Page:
I’m guessing, if not almost sure, this Hindi remake of the Tamil Vikram Vedha (2017), must’ve been greenlit by Roshan, in particular (since he does such few films), before the pandemic
Team Vikram Vedha
Dir: Gayatri, Pushkar
Cast: Hrithik Roshan, Saif Ali Khan
The difference between pure villain and the anti-hero, I guess, is that the latter comes with a backstory/motive attached, making it hard to hate them unconditionally.
Also, the reason heroes have forever played anti-heroes on screen, revelling in darkest shades of grey—and this is way before Shah Rukh Khan in Baazigar (1993). Just look at Dev Anand’s noir-thrillers, with the slightly twisted but stylish hero justifying means towards a certain end.
Vikram Vedha is, in that sense, about anti-heroes—for both the lead characters that the film is named after. Before that though, this is what lay audiences call a performance driven/oriented picture. As in the sort of muscular movie people queue up for, to gawk at their favourite stars, topping the charts, with their look, armour, gaze, and the general swag of it all.
On that point, it hardly ever gets better than two of the best Bollywood star-actors on screen—Hrithik Roshan, Saif Ali Khan. Both have primed themselves up for the cinemas. Roshan, in a scruffy, longish beard, droopy eyes, menacing gait, unmatchable screen presence, walking the talk, in a Purvi/UP accent.
Given the level to which Roshan prepares for parts, it might be interesting to figure how his acquired twang is nuanced differently from the Bihari one for Super 30 (2019). He plays a mass murderer of sorts, which is different from serial-killers who, I suppose, are meant to be demented.
Khan, likewise, bodily pumped up for the role, shows up as a trigger-happy cop, in tight white shirts, revolver tucked in, and the G-shock Casio watch on his wrist. Speaking of accents, Khan’s “ama yaar” sounded somewhat Bhopali to me!
Either way, a dhamaal for a mass entertainer is hence set in motion. Frankly, this kind of characterisation, followed by sorted action sequences, should be enough for junta to label this picture, ‘paisa vasool’, and move in, or move on. No quibbles there, whatsoever.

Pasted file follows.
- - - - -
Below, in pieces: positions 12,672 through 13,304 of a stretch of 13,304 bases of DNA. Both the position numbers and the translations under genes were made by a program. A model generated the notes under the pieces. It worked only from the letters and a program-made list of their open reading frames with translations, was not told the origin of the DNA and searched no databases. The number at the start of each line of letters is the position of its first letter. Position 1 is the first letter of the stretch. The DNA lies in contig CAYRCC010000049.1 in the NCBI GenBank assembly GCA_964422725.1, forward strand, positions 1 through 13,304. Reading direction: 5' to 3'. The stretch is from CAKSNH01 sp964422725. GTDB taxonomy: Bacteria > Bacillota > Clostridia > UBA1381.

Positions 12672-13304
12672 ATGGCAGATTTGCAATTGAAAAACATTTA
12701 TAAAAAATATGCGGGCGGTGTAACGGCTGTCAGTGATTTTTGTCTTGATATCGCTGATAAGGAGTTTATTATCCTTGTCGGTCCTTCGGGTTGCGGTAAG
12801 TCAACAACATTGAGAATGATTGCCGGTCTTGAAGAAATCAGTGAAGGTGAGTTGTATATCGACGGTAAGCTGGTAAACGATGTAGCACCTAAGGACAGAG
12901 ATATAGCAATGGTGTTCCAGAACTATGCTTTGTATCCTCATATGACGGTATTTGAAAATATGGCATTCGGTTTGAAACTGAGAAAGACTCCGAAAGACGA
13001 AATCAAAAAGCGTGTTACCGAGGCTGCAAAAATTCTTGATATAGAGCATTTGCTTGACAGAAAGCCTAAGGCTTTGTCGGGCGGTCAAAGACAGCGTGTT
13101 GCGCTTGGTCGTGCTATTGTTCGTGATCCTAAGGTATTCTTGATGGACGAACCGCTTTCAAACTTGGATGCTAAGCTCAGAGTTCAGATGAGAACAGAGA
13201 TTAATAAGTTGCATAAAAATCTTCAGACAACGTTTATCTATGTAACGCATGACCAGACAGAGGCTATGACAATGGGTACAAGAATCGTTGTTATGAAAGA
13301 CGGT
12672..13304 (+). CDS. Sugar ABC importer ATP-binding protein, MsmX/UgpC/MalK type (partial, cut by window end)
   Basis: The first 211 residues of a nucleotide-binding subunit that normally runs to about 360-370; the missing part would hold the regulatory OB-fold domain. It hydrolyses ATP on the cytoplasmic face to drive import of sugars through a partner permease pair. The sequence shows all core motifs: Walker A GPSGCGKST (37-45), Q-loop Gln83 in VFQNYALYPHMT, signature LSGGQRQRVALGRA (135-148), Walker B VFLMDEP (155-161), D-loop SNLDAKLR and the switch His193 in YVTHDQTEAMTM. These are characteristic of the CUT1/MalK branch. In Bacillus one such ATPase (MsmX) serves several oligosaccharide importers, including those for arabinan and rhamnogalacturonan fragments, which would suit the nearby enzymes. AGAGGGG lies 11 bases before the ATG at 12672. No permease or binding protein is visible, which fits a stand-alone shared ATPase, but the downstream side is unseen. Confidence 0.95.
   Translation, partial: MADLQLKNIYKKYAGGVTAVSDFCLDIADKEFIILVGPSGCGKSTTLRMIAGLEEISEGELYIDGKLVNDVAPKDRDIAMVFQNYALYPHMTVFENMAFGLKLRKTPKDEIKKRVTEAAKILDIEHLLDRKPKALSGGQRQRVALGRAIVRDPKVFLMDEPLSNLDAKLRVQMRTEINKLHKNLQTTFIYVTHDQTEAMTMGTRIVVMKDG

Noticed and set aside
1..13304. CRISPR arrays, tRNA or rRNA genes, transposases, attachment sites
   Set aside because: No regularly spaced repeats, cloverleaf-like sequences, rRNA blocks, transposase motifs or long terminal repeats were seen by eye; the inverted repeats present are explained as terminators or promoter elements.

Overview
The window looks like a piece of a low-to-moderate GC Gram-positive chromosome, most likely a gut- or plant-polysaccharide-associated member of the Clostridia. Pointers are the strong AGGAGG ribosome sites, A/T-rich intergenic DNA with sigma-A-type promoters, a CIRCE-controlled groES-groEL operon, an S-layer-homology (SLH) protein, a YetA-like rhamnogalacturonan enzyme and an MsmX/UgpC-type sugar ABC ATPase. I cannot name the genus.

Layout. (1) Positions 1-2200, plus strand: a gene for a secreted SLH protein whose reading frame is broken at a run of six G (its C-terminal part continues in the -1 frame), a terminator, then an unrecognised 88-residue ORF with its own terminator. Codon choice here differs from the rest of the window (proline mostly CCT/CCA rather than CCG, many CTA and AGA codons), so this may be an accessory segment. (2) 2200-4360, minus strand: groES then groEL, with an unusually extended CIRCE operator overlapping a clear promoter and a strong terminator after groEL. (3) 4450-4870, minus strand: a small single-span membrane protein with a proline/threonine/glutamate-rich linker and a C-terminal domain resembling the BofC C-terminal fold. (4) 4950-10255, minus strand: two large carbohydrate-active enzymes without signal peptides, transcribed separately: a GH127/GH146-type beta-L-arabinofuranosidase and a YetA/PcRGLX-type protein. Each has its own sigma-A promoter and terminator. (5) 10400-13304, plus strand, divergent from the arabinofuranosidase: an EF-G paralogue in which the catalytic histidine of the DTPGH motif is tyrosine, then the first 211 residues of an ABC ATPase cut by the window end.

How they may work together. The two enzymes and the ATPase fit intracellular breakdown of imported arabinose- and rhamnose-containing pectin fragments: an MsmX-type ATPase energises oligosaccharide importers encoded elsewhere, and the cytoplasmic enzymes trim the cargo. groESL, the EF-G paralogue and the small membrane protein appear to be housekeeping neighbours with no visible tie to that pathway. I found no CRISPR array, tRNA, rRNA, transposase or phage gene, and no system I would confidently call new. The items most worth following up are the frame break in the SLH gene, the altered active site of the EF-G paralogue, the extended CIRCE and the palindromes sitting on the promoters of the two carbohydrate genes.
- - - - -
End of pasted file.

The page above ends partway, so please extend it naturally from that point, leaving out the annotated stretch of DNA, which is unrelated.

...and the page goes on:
Generous enough to appear in two-starrer movies, where he’s inevitably the second star, Khan himself has delivered a few theatrical hits, with movies that the more discerning viewers might give a two-star rating to—Tanhaji (2020), being the most recent example.
And that came out right before the 2020 pandemic, which as we speak, has perhaps changed the way we receive theatrical entertainment, even if it’s only a phase.
This is to place in context how mainstream films, simultaneously released from the South (Telugu, Tamil, Kannada), with their original cast, only dubbed in Hindi, has been equally lapped by North Indian crowds. That’s such a unifying trend. Also, practically everyone has access to movies from everywhere, thanks to the Internet, accessed further during lockdown.
I’m guessing, if not almost sure, this Hindi remake of the Tamil Vikram Vedha (2017), must’ve been greenlit by Roshan, in particular (since he does such few films), before the pandemic.
Only that this isn’t so much a remake—which is supposed to be a reinterpretation/adaptation—as it is altogether a reproduction, with the same directors (Gayatri, Pushkar), and the cast replaced, and some high-grade, memorable money-shots in place.
What are we looking at here? The mass-murderer Vedha, who voluntarily surrenders himself to the encounter-cop, Vikram. The cop’s lawyer wife (Radhika Apte, strange casting), in turn, swiftly secures the gangster’s bail, which might be impossible in current circumstances. The debate is over crimes and intent. And that the gangster has stories to patiently explain his reasons for taking up the gun.
We’ve been through this interplay, between the super-hero and the super-villain, in detachedly grand, mythologised settings, such as the Joker and Batman. This is realistically set in present-day Uttar Pradesh, between Lucknow and Kanpur, both of which don’t look like lived-in experiences in the film. Still, you can’t situate a script in a current location, and divorce it from its inherent politics.
Bearing that in mind, and all that we consume in the news—for God’s sake, the policemen conducting fake encounter-killings is plain illegal/wrong, period. Where’s the shade of grey here? Let alone contrasted with the gangster, whose killings can only be justified, if the state has been wholly corrupted, and lost its monopoly over violence.
That said, when you step in for this stylish actioner, do make sure you’re fresh, as a daisy/lily/tomato. As against exhausted after a long day at work (as I was). For, what follows are simply the two leads with guns in their hand, but they must talk, and talk, instead of simply shoot, and scoot.
The loud, constant background score (‘Na-na-na-na-na-na’), drills a minor hole in your head. When Vedha is four stories down, finally; in the end, he asks Vikram once again, “Now should I tell you a romantic story?” On cue I hear myself go, “No! Oh, no!”